Skip to main content

Financing the “Nuclear Renaissance” and Why California Should Be More In the Game

Expert attorneys in the finance field at the law firm Latham and Watkins in California have been chewing on ways that advance the thinking and research of how to finance the construction of new nuclear plants in restructured markets (pdf). For the finance nerds out there (me being one of them), the document is definitely worth thumbing through to find some of the latest ideas on how to use project finance (instead of rate-base) to pay for building these large nuclear beasts. Since the authors of the report are from California, they provided insights on how and why the west coast state should be more involved in the nuclear discussion. Below are a few snippets worthy of your attention:

p. 497 - To effectively promote private financing of what some have termed the nuclear renaissance under a financing model that internalizes these unique risks rather than relying on ratemaking for risk mitigation, federal incentive programs should be re-evaluated in accordance with these structuring considerations and state level programs should be implemented to fill in the gaps in federal incentive programs, particularly in restructured energy markets.

p. 498 - California’s involvement in the nuclear dialogue could focus part of that conversation on a principal topic addressed in this article: how to best structure federal and state programs to promote the development of new nuclear power facilities by both utilities and independent power producers under a project finance model that does not necessitate the ability to pass developing costs on to ratepayers irrespective of cost overruns or failures to successfully commission a new project.

p. 506 - This article is written from the perspective of discussing financing structures under which nuclear power can be privately financed applying the Independent Development Model, and what this means for our traditional ways of approaching project finance.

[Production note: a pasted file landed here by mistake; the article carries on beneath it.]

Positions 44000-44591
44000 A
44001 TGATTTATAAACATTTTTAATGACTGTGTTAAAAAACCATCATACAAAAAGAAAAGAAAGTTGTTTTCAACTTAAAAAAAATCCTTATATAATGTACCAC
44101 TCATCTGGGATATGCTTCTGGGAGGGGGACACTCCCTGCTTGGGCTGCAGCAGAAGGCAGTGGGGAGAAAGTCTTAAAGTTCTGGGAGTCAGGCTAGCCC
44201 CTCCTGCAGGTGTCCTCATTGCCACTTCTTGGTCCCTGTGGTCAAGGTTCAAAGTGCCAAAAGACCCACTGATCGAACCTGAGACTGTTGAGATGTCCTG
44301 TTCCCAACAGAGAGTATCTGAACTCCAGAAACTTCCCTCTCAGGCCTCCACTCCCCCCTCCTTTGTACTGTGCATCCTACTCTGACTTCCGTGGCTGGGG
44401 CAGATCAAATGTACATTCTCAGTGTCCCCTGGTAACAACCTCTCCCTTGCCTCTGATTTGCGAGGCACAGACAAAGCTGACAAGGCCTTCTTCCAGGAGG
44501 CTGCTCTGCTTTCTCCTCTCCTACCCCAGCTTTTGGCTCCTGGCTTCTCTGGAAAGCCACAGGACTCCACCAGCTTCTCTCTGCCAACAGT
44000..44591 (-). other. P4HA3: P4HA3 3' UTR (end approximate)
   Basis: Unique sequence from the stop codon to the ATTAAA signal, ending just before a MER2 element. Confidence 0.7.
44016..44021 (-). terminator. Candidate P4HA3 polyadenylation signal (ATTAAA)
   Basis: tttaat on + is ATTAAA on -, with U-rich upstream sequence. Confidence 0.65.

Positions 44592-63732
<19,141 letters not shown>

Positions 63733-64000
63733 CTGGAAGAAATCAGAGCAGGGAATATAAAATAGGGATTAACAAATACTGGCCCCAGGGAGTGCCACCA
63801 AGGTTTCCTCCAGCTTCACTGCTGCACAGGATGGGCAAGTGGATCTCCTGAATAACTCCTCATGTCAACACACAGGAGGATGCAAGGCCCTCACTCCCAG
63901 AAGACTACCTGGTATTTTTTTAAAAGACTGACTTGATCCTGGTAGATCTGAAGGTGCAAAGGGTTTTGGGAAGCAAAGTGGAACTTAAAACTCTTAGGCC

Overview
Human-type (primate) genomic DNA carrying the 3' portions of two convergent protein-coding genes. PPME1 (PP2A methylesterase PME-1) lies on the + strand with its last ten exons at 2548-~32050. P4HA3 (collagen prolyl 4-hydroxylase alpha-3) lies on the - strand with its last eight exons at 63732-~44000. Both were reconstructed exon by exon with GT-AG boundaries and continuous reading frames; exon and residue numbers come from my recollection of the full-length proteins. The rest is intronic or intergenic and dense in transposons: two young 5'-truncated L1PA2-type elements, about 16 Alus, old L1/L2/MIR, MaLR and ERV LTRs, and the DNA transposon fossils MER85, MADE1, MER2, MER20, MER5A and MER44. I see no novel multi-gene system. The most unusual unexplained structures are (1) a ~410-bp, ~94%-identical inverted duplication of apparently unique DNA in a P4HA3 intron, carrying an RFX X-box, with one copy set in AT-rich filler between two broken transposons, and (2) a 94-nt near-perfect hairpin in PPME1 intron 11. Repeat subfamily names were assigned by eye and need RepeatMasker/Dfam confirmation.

p. 545 - We write this article with a full awareness of the sensitivity that surrounds the nuclear power question. However, we write with an assumption that California’s policy makers will ultimately conclude, in the face of the scientific evidence and policy discussions cited above, that California must inevitably pursue new nuclear energy projects or else fail to meet its goals.

p. 546 - While the energy industry is touting a nuclear renaissance in the United States, there is little evidence of it in California. If California does choose to pursue new nuclear power as part of the answer to clean base load power, then unless California acts quickly, the emergence of the nuclear renaissance may be no more to California than a sign post to read California’s existing moratorium as a lost opportunity to achieve California’s energy goals.

p. 547 - California may well decide that the moratorium on nuclear power development should stay in place because nuclear power as a concept is not an acceptable solution to the state’s power needs. But with high fiscal and energy policy stakes, this decision should not be made inadvertently because of a 1976 legislative moratorium that has effectively forestalled thoughtful discussion in California while the rest of the nation embarks on a nuclear renaissance.

p. 550 - The failure of California to engage in the dialogue on new nuclear power to ensure that federal programs fit the State’s energy market paradigm has the danger of creating a real and enduring shortage of power and a lost opportunity to capture billions of dollars in federal programs at a time when the state is working to develop green industries to meet its economic needs and energy policy goals for reducing carbon emissions.